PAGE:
The film begins with the iconic performance of Stravinsky’s ‘The Rite of Spring’ opera, with its never-heard-before music pieces, and it’s robust, physical and primitive choreography. The performance, which was booed by the conservative Paris audience, runs for more than 20 minutes, and frankly, it’s the best part of the film. The composition is no longer performed as opera, and the sequence gives us a rare opportunity to observe and appreciate how the performance would have been which elicited such reactionary response from the public.
The Real Igor Stravinsky. More about Igor Stravinsky here. And about Rite of Spring here.
Coco Chanel likes the performance. Sometimes later, the composer, now an exile in France, meets the fashionista, and like magnets pulling each other, they come together. Coco invites Igor to live in her house in the countryside with his ailing wife and four children. He accepts the offer, and thus begins their affair furtively, since Coco is mourning the death of her lover and Igor has his wife. But Igor has fallen into bad days, and he needs inspiration. On the other hand, Coco is working with perfume-makers to create a perfume that defines woman, which would later be known as Chanel No 5.
But both are too strong to be together for long, and suddenly, the film ends, with the images of Coco and Igor in their old age, still remembering their lost love, and that extraordinary performance of The Rite of Spring.
The pull of the film hinges on the passion between the lead characters, played by Anna Mouglalis and Mads Mikkelsen. Both are good actors and they convincingly personify Coco and Igor, but when they are together, you expect electrifying sparkles. That’s what missing. This being a French film, there are several scenes of the pair making love, but passion is somehow missing, Mikkelsen’s Igor becomes too moody, and Mouglalis’s Coco becomes too cold and calculated. Standing between them, the scenes are stolen by Elena Morozova as Catherine Stravinsky, Igor’s long-suffering wife, who knows what’s going on, but cannot say anything because she is devoted to her husband and his music.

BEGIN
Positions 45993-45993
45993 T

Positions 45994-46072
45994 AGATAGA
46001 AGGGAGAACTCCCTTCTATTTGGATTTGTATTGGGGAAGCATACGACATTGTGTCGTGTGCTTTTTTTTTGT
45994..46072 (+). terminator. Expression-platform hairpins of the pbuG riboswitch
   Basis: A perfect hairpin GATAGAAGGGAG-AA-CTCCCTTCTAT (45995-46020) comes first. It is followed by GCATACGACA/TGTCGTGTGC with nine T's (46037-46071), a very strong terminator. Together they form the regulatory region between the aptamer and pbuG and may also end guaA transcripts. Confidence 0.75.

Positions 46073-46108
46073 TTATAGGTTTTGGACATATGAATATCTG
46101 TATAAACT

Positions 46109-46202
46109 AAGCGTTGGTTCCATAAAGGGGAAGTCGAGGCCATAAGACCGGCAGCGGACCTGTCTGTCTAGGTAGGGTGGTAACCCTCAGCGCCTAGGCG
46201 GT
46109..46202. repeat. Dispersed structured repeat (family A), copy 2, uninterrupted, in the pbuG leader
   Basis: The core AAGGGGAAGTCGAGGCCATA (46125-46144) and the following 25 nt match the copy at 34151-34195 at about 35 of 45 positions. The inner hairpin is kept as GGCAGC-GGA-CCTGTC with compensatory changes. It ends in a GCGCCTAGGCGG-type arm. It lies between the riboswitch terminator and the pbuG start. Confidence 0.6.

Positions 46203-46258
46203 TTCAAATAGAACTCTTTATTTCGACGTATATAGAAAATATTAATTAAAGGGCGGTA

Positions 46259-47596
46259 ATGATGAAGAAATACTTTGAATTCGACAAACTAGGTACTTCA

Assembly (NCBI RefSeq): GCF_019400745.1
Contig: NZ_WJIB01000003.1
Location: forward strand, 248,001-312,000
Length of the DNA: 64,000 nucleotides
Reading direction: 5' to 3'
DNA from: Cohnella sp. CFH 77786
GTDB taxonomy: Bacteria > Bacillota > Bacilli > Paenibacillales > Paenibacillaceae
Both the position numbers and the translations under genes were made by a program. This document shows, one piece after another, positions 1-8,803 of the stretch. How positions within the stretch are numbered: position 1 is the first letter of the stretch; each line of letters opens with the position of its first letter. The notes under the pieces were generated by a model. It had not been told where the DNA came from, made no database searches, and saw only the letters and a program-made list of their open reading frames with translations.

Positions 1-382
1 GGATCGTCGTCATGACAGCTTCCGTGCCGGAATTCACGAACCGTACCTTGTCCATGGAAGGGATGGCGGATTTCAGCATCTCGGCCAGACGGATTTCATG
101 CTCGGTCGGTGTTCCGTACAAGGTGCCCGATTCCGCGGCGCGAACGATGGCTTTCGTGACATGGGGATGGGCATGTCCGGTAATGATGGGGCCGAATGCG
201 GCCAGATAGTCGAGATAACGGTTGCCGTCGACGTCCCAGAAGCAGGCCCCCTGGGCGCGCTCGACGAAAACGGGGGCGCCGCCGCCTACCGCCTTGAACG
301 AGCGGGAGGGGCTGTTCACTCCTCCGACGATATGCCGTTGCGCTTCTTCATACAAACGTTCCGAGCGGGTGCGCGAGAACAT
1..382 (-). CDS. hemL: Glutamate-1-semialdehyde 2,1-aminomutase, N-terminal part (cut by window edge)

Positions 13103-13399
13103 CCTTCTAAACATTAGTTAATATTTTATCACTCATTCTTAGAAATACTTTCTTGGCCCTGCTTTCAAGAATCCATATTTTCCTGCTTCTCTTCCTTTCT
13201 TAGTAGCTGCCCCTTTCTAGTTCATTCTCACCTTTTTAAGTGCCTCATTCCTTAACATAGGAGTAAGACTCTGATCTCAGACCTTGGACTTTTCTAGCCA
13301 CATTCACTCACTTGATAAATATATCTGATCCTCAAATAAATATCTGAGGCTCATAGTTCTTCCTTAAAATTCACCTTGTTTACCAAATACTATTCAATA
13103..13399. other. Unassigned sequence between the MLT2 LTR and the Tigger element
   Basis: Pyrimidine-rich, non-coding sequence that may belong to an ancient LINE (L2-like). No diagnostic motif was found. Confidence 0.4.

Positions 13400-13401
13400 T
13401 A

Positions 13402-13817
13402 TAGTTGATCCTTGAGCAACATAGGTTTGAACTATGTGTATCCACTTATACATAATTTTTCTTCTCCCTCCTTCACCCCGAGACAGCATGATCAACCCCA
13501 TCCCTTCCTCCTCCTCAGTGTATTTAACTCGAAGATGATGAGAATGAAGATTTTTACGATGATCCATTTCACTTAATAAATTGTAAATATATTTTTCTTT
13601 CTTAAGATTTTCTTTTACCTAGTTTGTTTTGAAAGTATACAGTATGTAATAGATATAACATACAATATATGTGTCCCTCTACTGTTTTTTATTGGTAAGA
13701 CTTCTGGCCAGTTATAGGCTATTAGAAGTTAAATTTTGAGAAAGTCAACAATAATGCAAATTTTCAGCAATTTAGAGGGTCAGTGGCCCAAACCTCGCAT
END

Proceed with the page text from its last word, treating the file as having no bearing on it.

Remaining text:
The film doesn’t give us a chance to understand Coco Chanel as a fashion icon. Here, she is presented as cold, calculated, ruthless, husband stealing bitch. There is a scene where Catherine Stravinsky asks Coco if she ever feels guilty of her actions, and Anna Mouglalis’ Coco, without changing her expression says, no. That’s Coco Chanel for you.
It’s interesting that the same year, there was another film on her, Coco avant Chanel (Coco Before Chanel) with Audrey Taurou playing the fashionista before she acquired her stardom. This film more succinctly explains how Coco Chanel became what she was. And when Audrey Taurou is on screen, you gotta love her.
The plot of Coco Before Chanel, from Wikipedia: Several years after leaving the orphanage to which her father never returned for her, a young Gabrielle Chanel finds herself working in a provincial bar. She is both a seamstress for the performers and a singer, earning the nickname Coco from the song she sings nightly with her sister. A liaison with Baron Balsan gives her an entry into French society and a chance to develop her gift for designing increasingly popular hats.
Coco falls in love with an English businessman named Boy Capel, who believes in her talent making hats and as a designer, as he says to Coco, "There's no one else like you". As Coco's business flourishes and life is going as well as ever, she is devastated when her love Capel dies in a car accident. However, Coco still has the business that Capel helped her start as a reminder of her love.